Emma Stanton Discusses Her Thesis Play
June 13, 2016
Emma Stanton’s thesis play, No Candy, centers around multi-generational, multi-ethnic Bosnian women who run a gift shop near the Srebrenica memorial, and how they cope, both privately and publicly, with the traumas they experienced during the war. No Candy is about how trauma inhabits the body and shapes a community. But it is also about the persistence of humor, art and absurdity in an unimaginable time.
No Candy ran at the Ford Studio at Pershing Square Signature Center in April and May.
Can you tell me a little bit about the origin of this play? Where did the idea come from? Did you work on it in class?
I began working on this play the fall of my second year at Columbia in a class with Morgan Jenness. At the time, the Yazidi women were being taken by ISIS, and I wanted to respond to it in some way. It made me think about the female experience during war, how the body can be used as a weapon of war and re-identification, and how trauma continues to live in a community long after the traumatic events are over. This brought me to the landscape of the Bosnian War in the nineties, in particular the ethnic cleansing of Bosnian Muslims, where the men were exterminated and sexual violence was enacted on the bodies of the women. It also brought me to the work of Bosnian artist Šejla Kamerić, who was a teenager at the time of the war. In my conversations with her and in observing her work, she very much insists on the duality of lightness living alongside atrocity and trauma. That during the war, there were sunny days, babies being born, theater being produced, and somewhere, some teenager was listening to Nirvana in their headphones and ignoring their parents. There’s a kind of absurdity in that duality, of living during war, and I believe in it. And I’ve been writing with it in mind as I’ve worked to create the world of No Candy and the community of women that inhabit it.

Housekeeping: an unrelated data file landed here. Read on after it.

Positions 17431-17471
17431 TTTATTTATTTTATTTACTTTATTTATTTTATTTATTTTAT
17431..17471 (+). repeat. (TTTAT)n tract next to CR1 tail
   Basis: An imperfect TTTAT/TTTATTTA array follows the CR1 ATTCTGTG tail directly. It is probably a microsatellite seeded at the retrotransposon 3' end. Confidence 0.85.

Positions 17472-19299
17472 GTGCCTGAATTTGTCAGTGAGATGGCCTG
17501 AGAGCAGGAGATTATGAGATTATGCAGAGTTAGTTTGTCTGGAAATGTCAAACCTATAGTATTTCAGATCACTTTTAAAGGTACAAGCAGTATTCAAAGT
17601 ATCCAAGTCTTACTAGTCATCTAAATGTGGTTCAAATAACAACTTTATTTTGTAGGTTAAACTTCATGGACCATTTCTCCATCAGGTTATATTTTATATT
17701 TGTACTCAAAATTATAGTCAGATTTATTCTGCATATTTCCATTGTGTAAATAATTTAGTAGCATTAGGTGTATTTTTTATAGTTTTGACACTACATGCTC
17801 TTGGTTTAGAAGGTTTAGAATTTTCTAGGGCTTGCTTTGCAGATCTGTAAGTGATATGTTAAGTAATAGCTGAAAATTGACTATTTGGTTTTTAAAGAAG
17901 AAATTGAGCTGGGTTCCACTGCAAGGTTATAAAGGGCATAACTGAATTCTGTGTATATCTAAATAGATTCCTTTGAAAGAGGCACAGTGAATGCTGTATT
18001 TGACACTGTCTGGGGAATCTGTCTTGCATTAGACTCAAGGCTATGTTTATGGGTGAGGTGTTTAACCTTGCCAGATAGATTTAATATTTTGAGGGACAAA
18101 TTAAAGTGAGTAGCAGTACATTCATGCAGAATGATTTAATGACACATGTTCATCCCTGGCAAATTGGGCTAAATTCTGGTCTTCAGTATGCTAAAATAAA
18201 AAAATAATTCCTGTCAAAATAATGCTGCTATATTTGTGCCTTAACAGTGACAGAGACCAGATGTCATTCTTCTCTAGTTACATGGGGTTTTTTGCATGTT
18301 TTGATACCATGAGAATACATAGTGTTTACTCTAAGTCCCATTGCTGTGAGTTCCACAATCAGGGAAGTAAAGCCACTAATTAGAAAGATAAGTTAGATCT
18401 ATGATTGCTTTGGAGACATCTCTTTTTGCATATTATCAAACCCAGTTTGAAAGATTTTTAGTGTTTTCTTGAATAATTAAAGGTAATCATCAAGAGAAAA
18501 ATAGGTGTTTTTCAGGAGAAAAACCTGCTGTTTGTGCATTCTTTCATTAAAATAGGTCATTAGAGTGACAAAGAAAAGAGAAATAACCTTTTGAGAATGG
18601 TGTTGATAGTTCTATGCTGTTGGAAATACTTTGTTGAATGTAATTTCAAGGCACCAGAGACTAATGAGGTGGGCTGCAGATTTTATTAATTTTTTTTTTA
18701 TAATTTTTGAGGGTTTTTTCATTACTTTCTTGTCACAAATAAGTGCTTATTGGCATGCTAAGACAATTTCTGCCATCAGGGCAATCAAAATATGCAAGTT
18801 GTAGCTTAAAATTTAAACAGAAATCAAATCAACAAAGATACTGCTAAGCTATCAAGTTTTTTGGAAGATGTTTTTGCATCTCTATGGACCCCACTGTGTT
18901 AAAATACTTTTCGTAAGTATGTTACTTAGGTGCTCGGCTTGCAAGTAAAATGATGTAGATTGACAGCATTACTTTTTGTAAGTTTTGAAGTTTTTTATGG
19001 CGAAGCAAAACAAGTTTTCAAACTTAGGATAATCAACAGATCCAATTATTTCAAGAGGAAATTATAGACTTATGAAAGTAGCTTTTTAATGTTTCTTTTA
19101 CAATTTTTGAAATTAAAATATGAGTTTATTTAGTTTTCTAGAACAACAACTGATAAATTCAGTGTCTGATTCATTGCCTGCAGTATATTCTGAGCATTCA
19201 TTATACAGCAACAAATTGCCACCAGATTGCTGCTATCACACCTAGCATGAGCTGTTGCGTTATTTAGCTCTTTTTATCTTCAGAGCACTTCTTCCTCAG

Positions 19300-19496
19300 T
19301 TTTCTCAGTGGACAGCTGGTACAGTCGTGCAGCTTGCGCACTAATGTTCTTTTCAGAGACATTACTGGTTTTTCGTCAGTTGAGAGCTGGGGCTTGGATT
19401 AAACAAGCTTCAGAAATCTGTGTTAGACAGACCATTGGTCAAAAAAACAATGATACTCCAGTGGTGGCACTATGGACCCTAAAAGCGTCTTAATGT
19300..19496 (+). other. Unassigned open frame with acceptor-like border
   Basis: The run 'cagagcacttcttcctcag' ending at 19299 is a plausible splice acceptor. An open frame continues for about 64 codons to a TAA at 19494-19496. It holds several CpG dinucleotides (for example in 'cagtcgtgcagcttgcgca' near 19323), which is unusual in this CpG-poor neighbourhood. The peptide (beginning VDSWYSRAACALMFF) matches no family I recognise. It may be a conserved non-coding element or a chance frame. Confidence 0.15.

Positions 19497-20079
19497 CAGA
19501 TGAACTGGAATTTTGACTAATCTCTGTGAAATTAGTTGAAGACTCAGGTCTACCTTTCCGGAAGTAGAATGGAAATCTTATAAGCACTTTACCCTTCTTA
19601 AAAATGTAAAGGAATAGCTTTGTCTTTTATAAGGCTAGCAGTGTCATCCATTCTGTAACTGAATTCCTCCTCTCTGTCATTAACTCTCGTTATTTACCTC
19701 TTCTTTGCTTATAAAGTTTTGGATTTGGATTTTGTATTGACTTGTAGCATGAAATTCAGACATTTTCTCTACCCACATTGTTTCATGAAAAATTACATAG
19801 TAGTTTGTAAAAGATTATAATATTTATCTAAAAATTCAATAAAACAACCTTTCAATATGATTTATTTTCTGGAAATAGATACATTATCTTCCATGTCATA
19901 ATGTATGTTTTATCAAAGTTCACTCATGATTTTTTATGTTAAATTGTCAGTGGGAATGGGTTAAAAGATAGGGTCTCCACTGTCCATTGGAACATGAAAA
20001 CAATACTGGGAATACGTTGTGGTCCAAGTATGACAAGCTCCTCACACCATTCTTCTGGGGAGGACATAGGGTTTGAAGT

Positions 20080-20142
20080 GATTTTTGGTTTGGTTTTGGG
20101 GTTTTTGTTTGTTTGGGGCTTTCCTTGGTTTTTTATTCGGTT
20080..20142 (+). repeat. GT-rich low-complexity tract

Who is your mentor? Why did you want them as your mentor?
Caridad Svich is my mentor, and I chose her because she’s a rockstar! She’s an experimenter with form and language, coming into the world of each play from an unexpected angle and delving deeply into diverse points of views. Her writing is visceral and muscular, and at times extremely delicate and refined. I really admire that range and want to continue to develop that elasticity in my work as well.
Is there a question that your play is asking, or that you were seeking to answer when you started writing this play?
My questions remain to be: How does trauma continue to live in the body after the event is over? Is there a space for humor in a troubled landscape? How do my characters disengage and reconnect with their identities?
And here’s a new question: How does a karaoke dance fantasia fit into the world of the play?
Read more about Stanton and No Candy here.